Check for hidden deductions: There are a number of deductions that small-business owners and the self-employed forget when filing taxes. If you work out of your home, your office may qualify for a deduction. Do you drive to the post office or a client site? Those miles may add up to a sizable deduction too.

 – Retirement Savings: Retirement savings, such as SEP contributions and IRA deposits, are deductible for last year’s tax return up until April 15, 2009. That means you can count money deposited into these accounts, up until the day you file your 2008 tax return. In the case of SEP contributions, those can even be made up until an extended due date, as late as October 15th.

 – Filing Date: If, despite all your rushing around, you still can’t make the April deadline, relax. All tax filers can get an automatic 6-month extension by filing Form 4868 by April 15th, which you can download from the IRS Web site at http://www.irs.gov/. However, an extension of time to file is not an extension to pay. If you do not send the IRS what you think you owe, you’ll be stuck with late fees and interest.

 – Proofread the form: Most of the mistakes on tax returns are simple addition and subtraction errors. Check your math. Then, check your math again.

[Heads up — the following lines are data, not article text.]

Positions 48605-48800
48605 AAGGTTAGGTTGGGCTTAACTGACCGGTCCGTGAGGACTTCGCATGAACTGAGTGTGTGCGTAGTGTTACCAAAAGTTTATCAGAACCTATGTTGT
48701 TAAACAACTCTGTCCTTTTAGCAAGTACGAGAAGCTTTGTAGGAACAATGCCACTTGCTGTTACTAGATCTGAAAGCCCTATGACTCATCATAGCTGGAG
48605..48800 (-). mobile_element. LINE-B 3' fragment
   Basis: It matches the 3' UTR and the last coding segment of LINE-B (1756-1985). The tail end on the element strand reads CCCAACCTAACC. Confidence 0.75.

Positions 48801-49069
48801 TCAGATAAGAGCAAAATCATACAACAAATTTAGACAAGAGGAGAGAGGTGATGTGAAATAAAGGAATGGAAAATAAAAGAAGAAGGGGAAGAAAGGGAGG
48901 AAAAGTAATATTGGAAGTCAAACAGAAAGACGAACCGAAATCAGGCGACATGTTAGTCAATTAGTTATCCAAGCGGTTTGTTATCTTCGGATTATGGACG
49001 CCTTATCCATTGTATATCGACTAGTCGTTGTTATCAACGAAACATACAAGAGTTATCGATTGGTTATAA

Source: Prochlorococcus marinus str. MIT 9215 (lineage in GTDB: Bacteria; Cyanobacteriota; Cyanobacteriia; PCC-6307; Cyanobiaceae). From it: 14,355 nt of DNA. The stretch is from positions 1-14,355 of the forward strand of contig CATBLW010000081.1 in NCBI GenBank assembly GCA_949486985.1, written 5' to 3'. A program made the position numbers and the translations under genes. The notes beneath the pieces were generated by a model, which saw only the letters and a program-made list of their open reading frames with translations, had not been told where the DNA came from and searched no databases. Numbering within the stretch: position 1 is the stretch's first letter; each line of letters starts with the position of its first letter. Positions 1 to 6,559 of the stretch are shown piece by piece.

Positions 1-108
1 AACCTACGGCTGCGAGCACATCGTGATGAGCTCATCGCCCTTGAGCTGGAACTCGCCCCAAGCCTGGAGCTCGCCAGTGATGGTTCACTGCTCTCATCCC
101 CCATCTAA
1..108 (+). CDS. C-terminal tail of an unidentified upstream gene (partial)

– Start thinking about next year: While micro-business owners may be tempted to finish their return and not think about taxes again until next year, now is a great time to reflect on how to reduce your 2009 tax liability. Consider deductions for a home office or employing your children; create a health reimbursement arrangement, which would enable the business to reimburse bona fide employees for all out of pocket medical expenses; reconsider the tax implications of incorporating your business; and research retirement plans designed specifically for the self-employed, including an IRA, SIMPLE, SEP, Single 401(k), and Keogh plan.

 – Look for help: Sole proprietors doing their own taxes can find help from a number of sources, including the NASE’s Tax Resource Center [tax.NASE.org], where you can ask the NASE’s expert CPAs a question and hear back within a few business days. You can find Schedule C from A to Z, a line-by-line guide for completing the tax form Schedule C, available online at http://www.nase.org/. The IRS also offers a Web site (http://www.irs.gov/) and toll-free help line, 1-800-829-1040, for your tax questions.